19th Gender Summit - Global for SDGs

In September 2019, the Secretary General of the UN, Antonio Guterres, launched the Decade of Action plan to accelerate delivery of the Sustainable Development Goals. He urged all actors to dramatically increase the pace and scale of SDG implementation efforts. The UN 2020 SDG Progress Report has pointed to a number of problems in achieving all SDGs, referring specifically to SDG 5, the report states that: “the promise of a world in which every woman and girl enjoys full gender equality and all legal, social and economic barriers to their empowerment have been removed, remains unfulfilled”. The Gender Summit community’s concerns that the implementation of the UN SDG agenda might fail women, society and environment if the role of gender was restricted to the issues of empowerment and human rights,  was shaped during the 6th Gender Summit – Asia Pacific in Seoul, in August 2015, and expanded later during the 10 Gender Summit – Asia Pacific in Tokyo. Gender knowledge (standing for both biological and socio-cultural aspects) can greatly help verify claims of equality in SDG policies and interventions, as well as pinpoint the sources and consequences of disparities in outcomes for women and men.  The objective of GS19 is to involve expert in gender-SDG areas to identify gender knowledge that can be applied already and the knowledge that is still missing but is necessary to accelerate progress across all SDGs during the Decade of Action, ensuring that the improvement made will benefit women and men equally.

10 m
Theme 3: Strengthening Science and Technology for Better Response to Societal Inequalities, Disruptions, and Emergencies

Theme 3 Introduction

Theme 3: Strengthening Science and Technology for Better Response to Societal Inequalities, Disruptions, and Emergencies

The purpose of this session is to focus on the various aspects of risk-control, response and recovery in the face of a disaster, with particular focus on gendered aspects. Currently, COVID-19 is bringing about extraordinary circumstances across the globe, with heightened demand for immediate and precise action from medical and health related experts. Pandemics, natural disasters and other emergencies affect everyone, highlighting the importance of an intersectional approach that leaves no one behind.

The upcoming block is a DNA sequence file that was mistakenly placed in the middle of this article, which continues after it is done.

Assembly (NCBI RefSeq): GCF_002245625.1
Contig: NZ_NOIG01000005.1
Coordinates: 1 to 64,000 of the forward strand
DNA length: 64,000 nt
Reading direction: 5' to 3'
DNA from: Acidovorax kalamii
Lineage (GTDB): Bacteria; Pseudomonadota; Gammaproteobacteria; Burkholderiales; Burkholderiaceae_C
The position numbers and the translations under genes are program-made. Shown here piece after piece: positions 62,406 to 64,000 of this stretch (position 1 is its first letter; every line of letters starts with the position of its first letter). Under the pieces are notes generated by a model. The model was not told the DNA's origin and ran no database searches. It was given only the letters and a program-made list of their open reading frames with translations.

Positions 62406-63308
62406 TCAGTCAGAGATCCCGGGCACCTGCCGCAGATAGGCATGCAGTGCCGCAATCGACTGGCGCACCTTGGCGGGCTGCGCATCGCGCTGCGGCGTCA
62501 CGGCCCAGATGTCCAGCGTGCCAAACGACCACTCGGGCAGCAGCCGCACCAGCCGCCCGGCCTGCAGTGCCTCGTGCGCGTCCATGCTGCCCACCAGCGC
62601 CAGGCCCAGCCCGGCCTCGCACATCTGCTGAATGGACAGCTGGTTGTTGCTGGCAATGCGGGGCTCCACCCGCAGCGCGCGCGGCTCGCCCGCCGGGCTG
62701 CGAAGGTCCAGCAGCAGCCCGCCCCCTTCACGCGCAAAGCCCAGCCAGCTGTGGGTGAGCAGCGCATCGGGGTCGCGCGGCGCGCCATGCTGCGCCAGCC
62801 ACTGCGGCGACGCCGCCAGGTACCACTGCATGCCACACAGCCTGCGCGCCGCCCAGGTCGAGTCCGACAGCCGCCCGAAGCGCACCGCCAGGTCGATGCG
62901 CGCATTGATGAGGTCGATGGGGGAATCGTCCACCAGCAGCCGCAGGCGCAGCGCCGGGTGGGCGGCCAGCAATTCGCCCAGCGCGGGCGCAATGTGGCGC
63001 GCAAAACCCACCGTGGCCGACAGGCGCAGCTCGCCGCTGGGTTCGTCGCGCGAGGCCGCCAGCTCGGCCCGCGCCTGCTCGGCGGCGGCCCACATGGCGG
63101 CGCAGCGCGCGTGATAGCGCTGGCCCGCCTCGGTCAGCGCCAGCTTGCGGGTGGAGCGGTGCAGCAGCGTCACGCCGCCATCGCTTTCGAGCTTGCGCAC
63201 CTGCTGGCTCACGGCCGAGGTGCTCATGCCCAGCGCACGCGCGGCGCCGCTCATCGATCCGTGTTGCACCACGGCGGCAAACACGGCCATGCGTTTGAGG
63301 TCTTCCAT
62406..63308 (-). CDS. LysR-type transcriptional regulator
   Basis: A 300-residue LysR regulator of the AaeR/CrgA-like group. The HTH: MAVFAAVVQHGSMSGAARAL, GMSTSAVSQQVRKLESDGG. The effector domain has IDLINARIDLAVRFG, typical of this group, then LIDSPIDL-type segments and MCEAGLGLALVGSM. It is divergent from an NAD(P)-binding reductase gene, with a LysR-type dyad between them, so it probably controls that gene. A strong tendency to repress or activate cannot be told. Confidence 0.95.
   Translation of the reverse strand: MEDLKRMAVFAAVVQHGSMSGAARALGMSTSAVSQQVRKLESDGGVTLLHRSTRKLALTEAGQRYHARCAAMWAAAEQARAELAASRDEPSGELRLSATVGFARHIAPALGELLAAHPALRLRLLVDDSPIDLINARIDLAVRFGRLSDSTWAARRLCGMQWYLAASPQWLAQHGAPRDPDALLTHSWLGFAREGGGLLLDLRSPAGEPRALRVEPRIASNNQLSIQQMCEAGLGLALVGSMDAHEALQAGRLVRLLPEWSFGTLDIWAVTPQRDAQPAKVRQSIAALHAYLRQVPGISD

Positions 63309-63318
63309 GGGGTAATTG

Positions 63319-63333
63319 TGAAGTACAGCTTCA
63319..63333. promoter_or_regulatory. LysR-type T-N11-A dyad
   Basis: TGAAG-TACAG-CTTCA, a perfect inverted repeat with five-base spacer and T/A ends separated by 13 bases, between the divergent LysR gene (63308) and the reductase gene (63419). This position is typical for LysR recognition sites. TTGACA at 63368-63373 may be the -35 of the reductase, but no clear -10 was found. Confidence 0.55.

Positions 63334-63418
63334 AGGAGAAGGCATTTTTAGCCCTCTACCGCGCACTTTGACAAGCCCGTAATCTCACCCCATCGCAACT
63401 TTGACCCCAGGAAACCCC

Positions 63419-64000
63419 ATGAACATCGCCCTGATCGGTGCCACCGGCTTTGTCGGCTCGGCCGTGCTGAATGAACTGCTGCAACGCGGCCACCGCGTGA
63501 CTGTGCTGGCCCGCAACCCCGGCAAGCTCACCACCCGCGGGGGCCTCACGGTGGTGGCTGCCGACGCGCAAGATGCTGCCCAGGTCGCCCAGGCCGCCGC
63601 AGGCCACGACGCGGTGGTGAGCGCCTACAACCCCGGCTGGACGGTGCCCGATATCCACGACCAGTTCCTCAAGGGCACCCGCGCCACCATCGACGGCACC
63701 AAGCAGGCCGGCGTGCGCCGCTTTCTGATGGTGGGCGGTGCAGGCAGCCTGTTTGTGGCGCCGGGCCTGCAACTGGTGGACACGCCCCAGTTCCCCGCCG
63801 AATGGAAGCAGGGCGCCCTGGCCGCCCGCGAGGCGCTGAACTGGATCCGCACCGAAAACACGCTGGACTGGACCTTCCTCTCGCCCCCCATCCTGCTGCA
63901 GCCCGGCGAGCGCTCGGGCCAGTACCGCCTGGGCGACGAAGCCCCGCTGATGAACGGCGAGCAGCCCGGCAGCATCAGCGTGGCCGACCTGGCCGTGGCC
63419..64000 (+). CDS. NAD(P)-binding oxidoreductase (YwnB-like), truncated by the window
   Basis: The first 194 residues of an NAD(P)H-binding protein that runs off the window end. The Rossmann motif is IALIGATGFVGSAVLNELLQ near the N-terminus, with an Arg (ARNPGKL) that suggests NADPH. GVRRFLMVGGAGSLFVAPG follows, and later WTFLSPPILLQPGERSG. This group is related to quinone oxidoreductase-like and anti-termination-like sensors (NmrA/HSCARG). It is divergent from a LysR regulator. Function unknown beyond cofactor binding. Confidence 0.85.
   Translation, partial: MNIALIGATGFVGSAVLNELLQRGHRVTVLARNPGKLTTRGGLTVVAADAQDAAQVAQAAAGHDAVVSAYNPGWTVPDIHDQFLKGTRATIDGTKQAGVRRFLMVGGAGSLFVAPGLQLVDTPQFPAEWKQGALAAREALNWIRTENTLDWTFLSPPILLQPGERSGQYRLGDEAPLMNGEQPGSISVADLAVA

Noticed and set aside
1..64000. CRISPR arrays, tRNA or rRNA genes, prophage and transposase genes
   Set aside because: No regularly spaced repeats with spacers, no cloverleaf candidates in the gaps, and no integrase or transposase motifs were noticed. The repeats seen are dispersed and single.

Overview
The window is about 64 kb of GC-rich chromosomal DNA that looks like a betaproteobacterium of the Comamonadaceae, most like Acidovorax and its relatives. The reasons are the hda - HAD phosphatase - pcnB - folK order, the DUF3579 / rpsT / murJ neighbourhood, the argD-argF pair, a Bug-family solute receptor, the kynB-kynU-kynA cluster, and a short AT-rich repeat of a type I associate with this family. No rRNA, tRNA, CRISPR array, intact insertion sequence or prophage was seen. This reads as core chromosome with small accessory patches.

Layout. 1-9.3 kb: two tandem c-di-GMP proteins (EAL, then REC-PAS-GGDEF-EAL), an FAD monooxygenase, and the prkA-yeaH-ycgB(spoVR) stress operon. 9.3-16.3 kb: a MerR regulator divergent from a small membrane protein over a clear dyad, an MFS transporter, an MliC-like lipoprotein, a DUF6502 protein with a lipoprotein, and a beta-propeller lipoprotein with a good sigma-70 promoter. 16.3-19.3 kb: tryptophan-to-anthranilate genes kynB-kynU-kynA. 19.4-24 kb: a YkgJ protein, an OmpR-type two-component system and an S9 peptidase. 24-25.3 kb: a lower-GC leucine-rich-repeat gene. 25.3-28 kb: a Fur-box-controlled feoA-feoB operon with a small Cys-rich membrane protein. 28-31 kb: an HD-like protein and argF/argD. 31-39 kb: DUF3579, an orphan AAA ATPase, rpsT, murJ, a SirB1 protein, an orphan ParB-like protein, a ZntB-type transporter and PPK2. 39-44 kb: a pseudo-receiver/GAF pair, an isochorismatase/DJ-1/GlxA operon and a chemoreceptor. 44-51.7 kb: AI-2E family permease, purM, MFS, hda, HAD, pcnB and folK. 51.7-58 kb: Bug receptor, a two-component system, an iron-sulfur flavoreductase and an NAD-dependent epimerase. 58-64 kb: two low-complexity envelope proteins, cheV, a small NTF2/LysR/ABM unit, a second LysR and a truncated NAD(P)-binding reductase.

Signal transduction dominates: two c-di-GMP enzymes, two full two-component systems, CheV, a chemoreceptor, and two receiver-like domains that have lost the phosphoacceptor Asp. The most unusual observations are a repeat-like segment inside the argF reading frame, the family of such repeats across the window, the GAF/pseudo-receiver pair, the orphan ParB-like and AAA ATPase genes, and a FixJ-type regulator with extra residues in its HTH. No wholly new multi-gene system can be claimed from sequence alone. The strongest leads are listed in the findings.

Moderator introducing

Theme 3: 3-0 Anders Karlsson, Vice President of Global Strategic Networks, Elsevier, Japan

  • 3-1 Jemilah Mahmood, Special Advisor to the Prime Minister of Malaysia on Public Health
    Gender aspects of COVID-19 and the need for better data
  • 3-2 Rajib Shaw, Professor, Graduate School of Media and Governance in Keio University, past Executive Director of the Integrated Research on Disaster Risk (IRDR), Japan
    Biological Hazards and Disaster Risk Reduction: Gender Implications
  • 3-3 Takako Izumi, International Research Institute of Disaster Science, Japan
    Impact of COVID-19 on higher education institutions, and gender perspective in disaster response in Japan
  • 3-4 Jocalyn Clark, Executive editor at The Lancet. Adjunct Professor at University of Toronto
    Supporting the Global SDGs: Gender Equity Initiatives at The Lancet
  • 3-5 Rosemary Morgan, Assistant Scientist, Johns Hopkins Bloomberg School of Public Health
    COVID-19 & the need for gender responsive pandemic preparedness and response plans
Total Time
5+ hours
Complete
0 / 6
Language
  • English
6 modules
10 m
Theme 3: Strengthening Science and Technology for Better Response to Societal Inequalities, Disruptions, and Emergencies

Theme 3 Introduction

Dr Karlsson introduces Elsevier as a committed actor in advancing research for SDGs in its role as a science publisher and as an information analytics company.
1 h
Theme 3: Strengthening Science and Technology for Better Response to Societal Inequalities, Disruptions, and Emergencies

COVID-19 & the need for gender responsive pandemic preparedness and response plans

Prof Morgan stresses the need for gender responsive emergency preparedness and response mechanisms.
1 h
Theme 3: Strengthening Science and Technology for Better Response to Societal Inequalities, Disruptions, and Emergencies

Supporting the Global SDGs: Gender Equity Initiatives at The Lancet

Dr Clark explains the commitment and actions taken across The Lancet group to advance gender equality.  A key driving force is The Lancet Women.
1 h
Theme 3: Strengthening Science and Technology for Better Response to Societal Inequalities, Disruptions, and Emergencies

Impact of COVID-19 on higher education institutions, and gender perspective in disaster response in Japan

Prof Izumi examines the impact of COVID-19 on higher education institutions in Japan: how well were they prepared for managing this emergency, given that most efforts have been directed at coping w
1 h
Theme 3: Strengthening Science and Technology for Better Response to Societal Inequalities, Disruptions, and Emergencies

Biological Hazards and Disaster Risk Reduction: Gender Implications

Prof Shaw explains the work of the Sandai Framework which prioritises national health systems but lately expanded to add to the biological hazards the scope of other types of hazards, e.g.
1 h
Theme 3: Strengthening Science and Technology for Better Response to Societal Inequalities, Disruptions, and Emergencies

Gender aspects of COVID-19 and the need for better data

Dr Mahmood raises attention of the effects of the COVID-19 pandemic: what are the gender dimensions of this crisis?